Greetings from the Kiel Reese lab from McMurdo Station, Antarctica!
The last few weeks have been a whirlwind containing a sampling station, inventorying and packing up the lab and personal belongings, and spending time taking in the views as we approached McMurdo.
A) Watching the CTD operations and recording sample depths. B) Caleb Boyd and Dr. Brandi Kiel Reese selecting sediment cores for subsectioning.
Scenes from packing up our supplies for the next cruise featuring our Lab shirt!
After sampling, we made our way to McMurdo Station. Along the way, we sailed between Beaufort Island and the Ross Ice Shelf. The Ross Ice Shelf attaches to Ross Island and it is truly something to behold. The Ross Ice Shelf covers the entire southern part of the Ross Sea embayment and ends seaward in a cliffed ice front about 400 miles long and ranging from 15-50 meters tall. Ross Island is a volcanic island and is home to Mt Erebus is the world's southernmost active volcano. We could actually see it smoking! There are two other mountains – Mt. Byrd
and Mt. Terror that we could also see from the ship. Ross Island is also where our final destination is – McMurdo Station.
As we made our way to McMurdo, Captain Rick, and his mates were hand-steering the boat through patches of open water and soft ice to make our transit as easy and quick as possible. This allowed us to get some really up-close views of the glacier face and the three mountains.
An up-close look at Mt. Byrd, B) the Ross Ice Shelf on the horizon.
During our transit, we kept busy by watching for penguins and seals. This was a great reward for a busy week of work. From both the bridge and the deck, we saw penguins, porpoises in and out of the water in groups. If we looked at an ice floe long enough we could see penguins hop up onto the icebergs. We saw a variety of leopard seals, Weddell seals, ross seals, and crabeater seals.
A) Crabeater Seal and Adelie Penguin sharing an ice floe, B) A view from the bridge during ice breaking in transit, C) A flock of Adelie Penguins
We arrived at McMurdo around 9 am. The captain began breaking ice to dock the ship. The ice here is about 6 feet deep so the captain chipped away at the ice bit by bit by ramming the ice, backing up, and ramming again. Almost 5 hours later, we finally arrived.
The R/V Nathaniel B Palmer docks at McMurdo Station.
After getting accustomed to walking on land again, we went through a series of safety lectures covering outdoor safety, environmental practices, and life at McMurdo station. Upon our arrival, the population at McMurdo Station was 750 people. Most of our time in McMurdo was spent walking around the different vistas within the station.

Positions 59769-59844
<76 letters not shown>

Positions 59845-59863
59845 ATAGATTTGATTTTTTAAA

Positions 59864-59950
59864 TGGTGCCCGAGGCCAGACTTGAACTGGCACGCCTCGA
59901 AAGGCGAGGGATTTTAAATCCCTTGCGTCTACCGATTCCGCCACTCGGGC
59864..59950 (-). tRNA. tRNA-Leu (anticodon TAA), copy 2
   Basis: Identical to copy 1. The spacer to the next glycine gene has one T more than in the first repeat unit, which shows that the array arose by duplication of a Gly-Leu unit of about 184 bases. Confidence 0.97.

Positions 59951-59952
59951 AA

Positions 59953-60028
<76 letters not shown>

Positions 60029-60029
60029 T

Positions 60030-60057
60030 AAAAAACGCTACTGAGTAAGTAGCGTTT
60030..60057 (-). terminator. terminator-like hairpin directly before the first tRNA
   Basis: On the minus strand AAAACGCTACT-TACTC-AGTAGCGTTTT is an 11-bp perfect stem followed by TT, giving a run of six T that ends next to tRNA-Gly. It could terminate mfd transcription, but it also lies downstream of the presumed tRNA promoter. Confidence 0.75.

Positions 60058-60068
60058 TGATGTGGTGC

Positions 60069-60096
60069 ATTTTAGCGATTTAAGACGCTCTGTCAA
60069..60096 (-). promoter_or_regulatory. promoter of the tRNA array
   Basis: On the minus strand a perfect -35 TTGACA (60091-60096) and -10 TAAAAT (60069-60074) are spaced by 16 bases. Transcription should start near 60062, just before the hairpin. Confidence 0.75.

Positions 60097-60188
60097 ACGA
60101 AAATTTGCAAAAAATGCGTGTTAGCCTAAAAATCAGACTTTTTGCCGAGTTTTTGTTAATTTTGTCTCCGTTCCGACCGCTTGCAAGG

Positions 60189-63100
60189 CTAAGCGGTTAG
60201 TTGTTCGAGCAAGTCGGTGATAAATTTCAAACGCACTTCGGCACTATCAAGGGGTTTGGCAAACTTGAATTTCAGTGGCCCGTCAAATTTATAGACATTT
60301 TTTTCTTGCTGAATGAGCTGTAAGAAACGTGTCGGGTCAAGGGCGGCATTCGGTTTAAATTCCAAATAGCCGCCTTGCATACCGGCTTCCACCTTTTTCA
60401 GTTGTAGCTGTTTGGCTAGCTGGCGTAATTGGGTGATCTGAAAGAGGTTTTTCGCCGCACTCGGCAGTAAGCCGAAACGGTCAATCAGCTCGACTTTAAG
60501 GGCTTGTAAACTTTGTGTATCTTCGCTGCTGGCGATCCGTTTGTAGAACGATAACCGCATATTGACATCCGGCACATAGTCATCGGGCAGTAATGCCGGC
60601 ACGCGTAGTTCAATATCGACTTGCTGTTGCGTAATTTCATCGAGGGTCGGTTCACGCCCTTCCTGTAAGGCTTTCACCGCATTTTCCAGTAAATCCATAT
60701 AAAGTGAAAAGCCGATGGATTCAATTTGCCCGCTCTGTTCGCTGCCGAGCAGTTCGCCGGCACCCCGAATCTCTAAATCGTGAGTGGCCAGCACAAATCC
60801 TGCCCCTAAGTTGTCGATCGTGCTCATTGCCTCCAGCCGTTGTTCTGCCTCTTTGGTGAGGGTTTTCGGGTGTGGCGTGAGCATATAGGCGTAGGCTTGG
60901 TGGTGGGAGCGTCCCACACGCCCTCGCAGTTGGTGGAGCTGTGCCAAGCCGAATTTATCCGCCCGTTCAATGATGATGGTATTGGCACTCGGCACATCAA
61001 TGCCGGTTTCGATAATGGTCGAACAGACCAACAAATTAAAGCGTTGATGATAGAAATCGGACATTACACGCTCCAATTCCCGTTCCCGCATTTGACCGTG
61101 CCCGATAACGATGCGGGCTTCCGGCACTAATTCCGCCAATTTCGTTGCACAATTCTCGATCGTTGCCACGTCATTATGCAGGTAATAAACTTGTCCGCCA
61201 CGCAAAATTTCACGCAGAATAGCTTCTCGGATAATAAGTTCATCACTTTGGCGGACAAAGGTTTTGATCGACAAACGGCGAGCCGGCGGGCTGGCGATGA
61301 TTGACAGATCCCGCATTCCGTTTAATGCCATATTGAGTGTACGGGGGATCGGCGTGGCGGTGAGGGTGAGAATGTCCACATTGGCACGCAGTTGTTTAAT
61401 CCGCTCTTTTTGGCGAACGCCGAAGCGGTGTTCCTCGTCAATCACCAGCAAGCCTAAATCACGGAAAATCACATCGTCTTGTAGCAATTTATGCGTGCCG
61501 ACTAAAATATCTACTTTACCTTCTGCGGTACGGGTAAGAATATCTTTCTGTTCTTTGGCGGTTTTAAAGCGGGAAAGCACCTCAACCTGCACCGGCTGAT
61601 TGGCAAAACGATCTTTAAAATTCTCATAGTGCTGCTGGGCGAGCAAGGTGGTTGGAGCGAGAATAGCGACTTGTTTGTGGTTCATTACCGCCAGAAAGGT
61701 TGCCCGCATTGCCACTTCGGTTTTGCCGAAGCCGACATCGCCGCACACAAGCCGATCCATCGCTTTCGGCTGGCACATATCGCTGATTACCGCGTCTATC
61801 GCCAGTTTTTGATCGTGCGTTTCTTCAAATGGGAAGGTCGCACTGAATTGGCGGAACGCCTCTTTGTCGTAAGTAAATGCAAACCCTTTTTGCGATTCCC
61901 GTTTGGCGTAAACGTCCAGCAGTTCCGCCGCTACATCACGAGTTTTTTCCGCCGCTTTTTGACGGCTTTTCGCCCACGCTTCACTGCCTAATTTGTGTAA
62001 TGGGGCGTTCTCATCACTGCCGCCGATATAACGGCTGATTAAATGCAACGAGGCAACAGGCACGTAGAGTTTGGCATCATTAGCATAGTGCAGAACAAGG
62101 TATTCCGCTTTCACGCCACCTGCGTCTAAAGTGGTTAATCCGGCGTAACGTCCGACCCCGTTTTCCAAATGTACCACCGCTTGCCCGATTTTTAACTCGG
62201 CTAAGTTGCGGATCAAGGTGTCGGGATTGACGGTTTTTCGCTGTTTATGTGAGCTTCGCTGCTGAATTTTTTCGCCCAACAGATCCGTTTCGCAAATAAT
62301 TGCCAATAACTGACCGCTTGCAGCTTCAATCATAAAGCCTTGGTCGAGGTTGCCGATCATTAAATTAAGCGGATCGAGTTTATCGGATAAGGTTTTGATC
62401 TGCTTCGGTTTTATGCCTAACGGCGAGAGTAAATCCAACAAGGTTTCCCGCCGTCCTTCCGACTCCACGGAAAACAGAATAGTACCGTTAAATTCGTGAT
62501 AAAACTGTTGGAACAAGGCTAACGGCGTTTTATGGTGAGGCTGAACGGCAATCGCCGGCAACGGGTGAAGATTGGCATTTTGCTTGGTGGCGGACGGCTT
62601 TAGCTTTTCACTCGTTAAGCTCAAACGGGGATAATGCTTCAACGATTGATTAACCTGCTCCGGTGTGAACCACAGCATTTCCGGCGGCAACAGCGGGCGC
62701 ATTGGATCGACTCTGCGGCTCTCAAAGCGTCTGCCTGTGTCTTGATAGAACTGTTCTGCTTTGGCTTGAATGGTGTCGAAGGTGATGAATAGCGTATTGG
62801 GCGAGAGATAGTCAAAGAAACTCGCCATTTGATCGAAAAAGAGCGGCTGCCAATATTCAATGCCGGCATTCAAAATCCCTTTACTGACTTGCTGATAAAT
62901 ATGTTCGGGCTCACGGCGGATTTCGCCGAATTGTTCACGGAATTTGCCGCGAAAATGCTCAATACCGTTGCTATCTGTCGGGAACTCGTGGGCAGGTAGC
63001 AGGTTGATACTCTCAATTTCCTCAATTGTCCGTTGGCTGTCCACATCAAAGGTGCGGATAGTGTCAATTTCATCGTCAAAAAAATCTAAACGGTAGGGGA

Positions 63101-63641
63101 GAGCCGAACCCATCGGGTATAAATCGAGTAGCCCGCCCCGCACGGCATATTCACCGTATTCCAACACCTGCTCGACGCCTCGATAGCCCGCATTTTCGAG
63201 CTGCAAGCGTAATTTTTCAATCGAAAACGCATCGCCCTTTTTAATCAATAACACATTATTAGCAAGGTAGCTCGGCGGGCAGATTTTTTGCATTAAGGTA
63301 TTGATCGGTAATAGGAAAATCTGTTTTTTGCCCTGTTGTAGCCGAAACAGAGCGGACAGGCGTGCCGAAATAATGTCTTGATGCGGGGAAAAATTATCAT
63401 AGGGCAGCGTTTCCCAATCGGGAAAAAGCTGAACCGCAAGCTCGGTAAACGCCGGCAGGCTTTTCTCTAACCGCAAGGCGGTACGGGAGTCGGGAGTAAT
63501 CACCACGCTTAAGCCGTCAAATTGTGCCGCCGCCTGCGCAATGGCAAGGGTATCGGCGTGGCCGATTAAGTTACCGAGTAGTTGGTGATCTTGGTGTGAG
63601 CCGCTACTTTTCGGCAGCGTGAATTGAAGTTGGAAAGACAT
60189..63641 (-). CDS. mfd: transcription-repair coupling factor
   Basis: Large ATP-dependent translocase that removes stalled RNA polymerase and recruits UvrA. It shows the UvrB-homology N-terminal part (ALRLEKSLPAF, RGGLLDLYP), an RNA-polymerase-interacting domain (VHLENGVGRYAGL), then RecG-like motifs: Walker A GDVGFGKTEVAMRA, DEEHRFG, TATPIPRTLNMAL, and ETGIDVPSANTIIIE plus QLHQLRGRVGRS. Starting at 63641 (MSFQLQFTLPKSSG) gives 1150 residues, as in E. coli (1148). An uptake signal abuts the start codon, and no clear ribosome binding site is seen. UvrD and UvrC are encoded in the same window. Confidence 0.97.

One of the more iconic viewpoints is George Vince’s cross commemorating an explorer who died on a 1904 expedition. Down the hill from this cross is Discovery Hut built by Robert Scott during his Antarctic expeditions from 1901-1912. We were lucky enough to get a tour of the hut and could see leftover supplies from Scott’s last expedition fully preserved thanks to the Antarctic conditions.
To see more of Ross Island, we hiked Observation Hill and Castle Rock Loop and visit New Zealand’s research station, Scott Base.
George Vince’s Cross, Discovery Hut, and leftover supplies from Robert Scott’s final Antarctic expedition.
Lab photo of the Kiel Reese Lab both at McMurdo Station (U.S.) and Scott Base (N.Z.).
A) View of McMurdo Station from Observation Hill, B) Some of our team at Castle Rock
While in McMurdo, we got to know the people living at the station during a tour of Scott’s Hut, live music nights, Taylor Swift Tuesdays, in passing on hiking trails, and at the local coffee house. Most people had been in McMurdo since the summer season started for them in October and will remain until the end of March. It was great hearing how people decided to come to McMurdo and learn where everyone was from.
One of the highlights of our time at McMurdo Station was getting to see the NSF headquarters and the Crary building where scientific research is conducted. This is also where Dr. Kiel Reese gave a presentation: “Wanted Dead or Alive: Hunting for Microbes in Methane Hydrates”.
NSF McMurdo headquarters, Dr. Brandi Kiel Reese presenting at Science Night, and lab within the Crary Building.
While our time at the McMurdo research station was brief, it was certainly memorable. We finally started our journey home by departing McMurdo Station in style on an Air Force-operated ice flight to Christchurch.
Final picture in Antarctica, preparing for our ice flight.
It has been an amazing adventure and we cannot wait to return on the next cruise. But in the meantime, we have samples to process. We thank you all for reading about our journey!
All our best,
The Kiel Reese Lab